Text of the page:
Mighty Heart,a - Less Heart

Duration: 100min
Category: drama
Available: On DVD
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The Story of Daniel Pearl, the beheaded journalist whose plight captured the attention of the western world is tragic and the strength of his wife, Mariane Pearl, through the turmoil is admirable. I guess it was inevitable that there would be a movie made of this tale. However, there really isnít any story here. Nothing happens. Daniel is kidnapped and there is a great deal of talk about Middle Eastern politics and western/eastern relations and then we find out he has been murdered. Thatís the whole movie.

A Mighty Heart just doesnít hold our attention. Instead the film substitutes sympathy for plot. I guess the audience is to be sustained by their pity and horror. They arenít given any story to chew on or think about. Itís just a waiting game, waiting for the inevitable as we all know how it ends.

A Mighty Heart is the kind of film that gets made because someone sees Oscar in their future. Suffering wife in a touching story based on real events should be award season gold. Angelina Jolie does a good job with this to her credit. This could have turned into TV movie melodrama but she keeps her character in check through the entire film. Her performance is understated and remains a pivotal example of grace.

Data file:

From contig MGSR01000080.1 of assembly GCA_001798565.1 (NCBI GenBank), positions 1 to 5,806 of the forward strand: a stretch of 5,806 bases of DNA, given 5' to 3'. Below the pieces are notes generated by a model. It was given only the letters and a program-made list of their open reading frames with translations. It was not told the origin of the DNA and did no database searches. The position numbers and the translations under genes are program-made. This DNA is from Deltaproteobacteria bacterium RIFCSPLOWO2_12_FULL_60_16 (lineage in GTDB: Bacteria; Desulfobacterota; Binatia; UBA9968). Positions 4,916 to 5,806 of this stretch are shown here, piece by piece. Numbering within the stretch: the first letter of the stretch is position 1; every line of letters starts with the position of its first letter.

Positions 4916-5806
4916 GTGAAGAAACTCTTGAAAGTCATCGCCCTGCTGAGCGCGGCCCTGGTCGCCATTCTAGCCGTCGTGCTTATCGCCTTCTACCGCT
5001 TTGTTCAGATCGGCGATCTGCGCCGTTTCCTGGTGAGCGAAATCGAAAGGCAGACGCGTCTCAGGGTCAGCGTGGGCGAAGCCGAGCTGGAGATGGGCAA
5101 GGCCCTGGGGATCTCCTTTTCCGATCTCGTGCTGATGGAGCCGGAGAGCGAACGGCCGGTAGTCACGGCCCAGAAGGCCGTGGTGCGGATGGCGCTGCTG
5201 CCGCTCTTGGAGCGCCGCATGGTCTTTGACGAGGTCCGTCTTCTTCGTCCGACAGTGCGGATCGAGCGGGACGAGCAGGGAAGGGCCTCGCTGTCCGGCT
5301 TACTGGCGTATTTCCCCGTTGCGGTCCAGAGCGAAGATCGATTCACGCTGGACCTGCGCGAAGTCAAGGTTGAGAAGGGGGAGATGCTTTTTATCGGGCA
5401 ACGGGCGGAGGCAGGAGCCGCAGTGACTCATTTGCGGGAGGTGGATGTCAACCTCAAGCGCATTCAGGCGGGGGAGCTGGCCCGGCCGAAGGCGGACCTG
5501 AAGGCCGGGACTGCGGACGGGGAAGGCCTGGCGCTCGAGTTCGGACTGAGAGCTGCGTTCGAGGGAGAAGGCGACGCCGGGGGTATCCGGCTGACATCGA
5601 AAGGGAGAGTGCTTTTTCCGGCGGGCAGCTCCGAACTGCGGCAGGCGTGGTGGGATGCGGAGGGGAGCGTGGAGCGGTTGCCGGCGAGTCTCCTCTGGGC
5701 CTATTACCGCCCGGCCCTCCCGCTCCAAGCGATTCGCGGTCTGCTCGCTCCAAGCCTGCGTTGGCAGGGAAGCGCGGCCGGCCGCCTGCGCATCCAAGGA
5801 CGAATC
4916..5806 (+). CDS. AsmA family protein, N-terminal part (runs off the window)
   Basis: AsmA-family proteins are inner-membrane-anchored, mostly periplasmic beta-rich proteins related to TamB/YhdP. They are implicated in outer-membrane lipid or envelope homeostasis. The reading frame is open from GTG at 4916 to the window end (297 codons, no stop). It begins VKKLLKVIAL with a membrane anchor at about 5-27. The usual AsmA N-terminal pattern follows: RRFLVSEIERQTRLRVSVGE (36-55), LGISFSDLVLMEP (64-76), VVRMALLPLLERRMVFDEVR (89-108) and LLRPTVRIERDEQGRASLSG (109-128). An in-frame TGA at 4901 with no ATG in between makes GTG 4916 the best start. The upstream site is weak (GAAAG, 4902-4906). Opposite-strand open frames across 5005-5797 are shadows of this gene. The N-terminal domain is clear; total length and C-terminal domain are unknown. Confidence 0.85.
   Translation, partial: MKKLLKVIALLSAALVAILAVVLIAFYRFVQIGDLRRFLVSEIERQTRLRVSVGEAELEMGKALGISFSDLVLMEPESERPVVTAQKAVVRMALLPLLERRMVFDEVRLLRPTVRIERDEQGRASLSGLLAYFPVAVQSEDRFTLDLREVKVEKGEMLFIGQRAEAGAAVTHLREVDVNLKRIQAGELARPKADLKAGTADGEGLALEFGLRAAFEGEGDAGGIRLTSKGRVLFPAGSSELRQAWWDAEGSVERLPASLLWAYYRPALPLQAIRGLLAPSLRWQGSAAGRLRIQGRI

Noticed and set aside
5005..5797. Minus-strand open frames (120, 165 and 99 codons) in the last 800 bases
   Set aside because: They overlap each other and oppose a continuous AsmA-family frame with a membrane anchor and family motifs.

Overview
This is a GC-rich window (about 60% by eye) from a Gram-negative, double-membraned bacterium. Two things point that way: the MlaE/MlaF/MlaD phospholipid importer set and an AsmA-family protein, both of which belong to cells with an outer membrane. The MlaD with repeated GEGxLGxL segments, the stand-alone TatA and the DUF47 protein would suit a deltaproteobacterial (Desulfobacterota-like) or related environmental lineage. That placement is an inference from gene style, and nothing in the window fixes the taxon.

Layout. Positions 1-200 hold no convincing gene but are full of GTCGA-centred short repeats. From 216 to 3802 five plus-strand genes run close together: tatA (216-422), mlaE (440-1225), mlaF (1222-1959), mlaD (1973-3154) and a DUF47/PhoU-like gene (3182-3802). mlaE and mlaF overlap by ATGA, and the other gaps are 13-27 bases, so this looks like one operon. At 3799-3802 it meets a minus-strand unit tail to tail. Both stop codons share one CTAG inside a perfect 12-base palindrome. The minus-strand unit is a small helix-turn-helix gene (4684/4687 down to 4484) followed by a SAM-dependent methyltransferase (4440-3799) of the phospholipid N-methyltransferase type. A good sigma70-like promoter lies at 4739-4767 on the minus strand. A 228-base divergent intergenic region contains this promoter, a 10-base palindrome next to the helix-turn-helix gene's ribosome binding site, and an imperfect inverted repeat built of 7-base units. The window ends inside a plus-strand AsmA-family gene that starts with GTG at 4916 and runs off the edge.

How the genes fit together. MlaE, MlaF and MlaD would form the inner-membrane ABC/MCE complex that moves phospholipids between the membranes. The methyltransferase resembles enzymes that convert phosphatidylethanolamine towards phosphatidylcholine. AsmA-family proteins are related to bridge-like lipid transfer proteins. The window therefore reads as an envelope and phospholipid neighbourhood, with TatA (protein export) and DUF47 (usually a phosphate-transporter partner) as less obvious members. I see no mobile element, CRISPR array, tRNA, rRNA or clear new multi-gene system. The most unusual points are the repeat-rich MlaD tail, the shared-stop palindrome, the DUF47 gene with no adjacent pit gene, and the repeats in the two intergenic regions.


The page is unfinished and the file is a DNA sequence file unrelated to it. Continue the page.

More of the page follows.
This is the other problem I have with the film, besides A Mighty Heart not having a story. No one gets to be real because the film is too busy extolling the virtues of Mariane Pearl. Sheís not a human being, sheís a pillar of strength and righteousness. The kidnappers arenít human beings either, they are cowardly evil doers. Even Daniel, who died for this story, isnít human. Heís the perfect husband, father, journalist. Everyone here is an idealized version of themselves.

There is very little insight into ďtruthĒ in A Mighty Heart. The film is too busy being a showcase for its star and praising its subject to be a film. I think a documentary into the effect this tragedy had on relations between the west and Islam would have been more engaging and a much greater legacy for the fallen than this attempt to milk drama out of the lives of the suffering. Less attempt at heart and more thought is what A Mighty Heart needs.

Review By: Collin Smith

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